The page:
It was possible to retake one or both exams about three weeks after the final exam (mid/end of February). The early date for the retake led to student complaints which were ignored.

WS 2017/18: Relativ grundlegendes Wissen abgefragt, nichts über Ripple oder LN (siehe auch Prüfung).

Dauer der Zeugnisausstellung[Bearbeiten | Quelltext bearbeiten]

WS17: Prüfung 02.02. - Zeugnis am 26.03. (7 Wochen; Übungspunkte wurden auch erst am 02.03. bzw. 09.03. eingetragen, die LVA-Leitung hat nicht mit so vielen LVA-Teilnehmern gerechnet und daher (zu) wenig Kapazitäten eingeplant, war auch die 1. Abhaltung der LVA).

WS 2018/19: About two weeks between the exam and the publishing of the results: Midterm exam on 30.11., results online on 17.12. Final exam on 24.1., results online on 8.2.

Zeitaufwand[Bearbeiten | Quelltext bearbeiten]

WS 2018/19[Bearbeiten | Quelltext bearbeiten]

The first assignment is a group project and takes about one to two days per person if done carefully. The second assignment consisted of exploiting 4 contracts which took me about 3 days. I studied about 40 hours for the first exam and about 30 hours for the second exam, the assignments took me about 40 hours as well. All in all I would say that I didn't need the full 150 hours (6 ECTS).

WS 2017/18[Bearbeiten | Quelltext bearbeiten]

For the assignments one or two days should be enough.

Other opinion: One or two days is not enough. The first assignment needs some reading and understanding, the second can take more time depending on the network. We executed the right commands with no success until one day before end they told us we need to sync it..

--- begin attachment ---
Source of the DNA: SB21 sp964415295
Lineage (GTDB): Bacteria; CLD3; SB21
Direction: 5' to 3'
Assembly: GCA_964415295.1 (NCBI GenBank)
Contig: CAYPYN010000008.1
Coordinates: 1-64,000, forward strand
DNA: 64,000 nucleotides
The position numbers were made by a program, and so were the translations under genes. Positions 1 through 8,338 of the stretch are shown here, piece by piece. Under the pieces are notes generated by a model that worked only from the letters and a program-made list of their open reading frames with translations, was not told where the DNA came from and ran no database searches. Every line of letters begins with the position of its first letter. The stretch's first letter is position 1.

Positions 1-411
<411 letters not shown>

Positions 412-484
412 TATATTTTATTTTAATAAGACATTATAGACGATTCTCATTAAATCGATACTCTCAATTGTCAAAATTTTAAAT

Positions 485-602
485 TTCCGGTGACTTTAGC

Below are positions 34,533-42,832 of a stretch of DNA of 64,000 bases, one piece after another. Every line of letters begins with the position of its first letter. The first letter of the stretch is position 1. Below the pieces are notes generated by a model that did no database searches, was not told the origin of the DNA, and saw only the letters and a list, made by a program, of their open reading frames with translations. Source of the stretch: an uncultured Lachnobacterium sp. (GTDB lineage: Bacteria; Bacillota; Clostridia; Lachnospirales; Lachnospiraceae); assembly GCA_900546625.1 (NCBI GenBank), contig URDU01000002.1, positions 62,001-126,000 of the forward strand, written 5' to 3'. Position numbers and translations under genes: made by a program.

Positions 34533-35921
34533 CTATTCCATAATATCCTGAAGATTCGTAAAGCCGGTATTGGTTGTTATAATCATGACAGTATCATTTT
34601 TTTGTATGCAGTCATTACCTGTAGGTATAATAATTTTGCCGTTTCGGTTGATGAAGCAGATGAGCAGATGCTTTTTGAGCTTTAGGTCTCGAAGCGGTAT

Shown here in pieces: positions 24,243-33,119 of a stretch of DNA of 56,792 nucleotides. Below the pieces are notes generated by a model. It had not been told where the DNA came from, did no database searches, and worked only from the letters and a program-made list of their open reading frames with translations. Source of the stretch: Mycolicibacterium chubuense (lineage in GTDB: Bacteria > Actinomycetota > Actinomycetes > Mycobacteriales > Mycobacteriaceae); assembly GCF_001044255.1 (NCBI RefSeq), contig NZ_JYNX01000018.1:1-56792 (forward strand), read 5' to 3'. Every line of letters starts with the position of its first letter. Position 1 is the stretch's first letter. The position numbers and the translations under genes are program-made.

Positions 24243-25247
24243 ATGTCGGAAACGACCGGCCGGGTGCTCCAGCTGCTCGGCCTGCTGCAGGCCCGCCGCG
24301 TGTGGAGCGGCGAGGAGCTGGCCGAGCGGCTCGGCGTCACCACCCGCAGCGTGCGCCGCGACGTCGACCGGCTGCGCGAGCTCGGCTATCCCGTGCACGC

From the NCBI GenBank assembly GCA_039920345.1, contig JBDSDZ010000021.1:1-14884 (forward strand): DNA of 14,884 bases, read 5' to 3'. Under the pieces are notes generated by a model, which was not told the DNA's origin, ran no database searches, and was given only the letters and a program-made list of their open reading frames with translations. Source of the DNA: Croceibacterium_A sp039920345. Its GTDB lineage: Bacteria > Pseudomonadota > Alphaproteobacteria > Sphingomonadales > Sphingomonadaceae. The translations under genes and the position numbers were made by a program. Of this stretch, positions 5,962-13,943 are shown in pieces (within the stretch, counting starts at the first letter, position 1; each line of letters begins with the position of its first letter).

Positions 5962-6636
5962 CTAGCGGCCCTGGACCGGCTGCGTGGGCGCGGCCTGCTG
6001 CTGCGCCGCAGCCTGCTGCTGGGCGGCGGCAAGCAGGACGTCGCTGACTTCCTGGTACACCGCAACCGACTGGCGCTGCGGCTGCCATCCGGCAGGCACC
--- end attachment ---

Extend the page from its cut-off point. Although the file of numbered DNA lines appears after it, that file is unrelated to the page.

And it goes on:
Other opinion: If you are familiar with the respective tools and know what you are doing, the first assignment takes ~4-8 hours and the second one ~1-2 hours plus time for writing the report. I agree that not knowing the tools/techniques and needed theory knowledge can add at least 1-2 working days per assignment.

WS 2022/23[Bearbeiten | Quelltext bearbeiten]

Most of the assignments take around 2 days+ depending on how well you understand the topic of the assignment (some assignments could have been done in 2 days but also see Kritik)

Unterlagen[Bearbeiten | Quelltext bearbeiten]

Princeton: lecture book and videos

Foundations of Blockchains Tim Roughgarden Lectures

Lectures on Mixing, ZeroCash and ZeroCoin (6.*)

Payment-Channels #1 (Lightning Network)

Payment-Channels #1.5 (Security + Privacy in PCN + High Level description of Fulgor)

Payment-Channels #2 (Sleepy Channels)

Payment-Channels #3 (Blitz)

Tipps[Bearbeiten | Quelltext bearbeiten]

  • I strongly suggest attending the lecture since they do not record and it's very hard understanding the slides without it
  • Don't start too late, with the first assignment was my main challenge figuring out the basic structure and what refers to what and not even the SQL writing. There is normally an easy way for the SQL queries.
  • I would suggest looking for the Princeton book "Bitcoin and Cryptocurrency Technologies" online (there is a free PDF) and just read it. They explain everything very good. There are also some videos online. The book covers everything (the lecture is basically the book) so you will be fine with only reading it.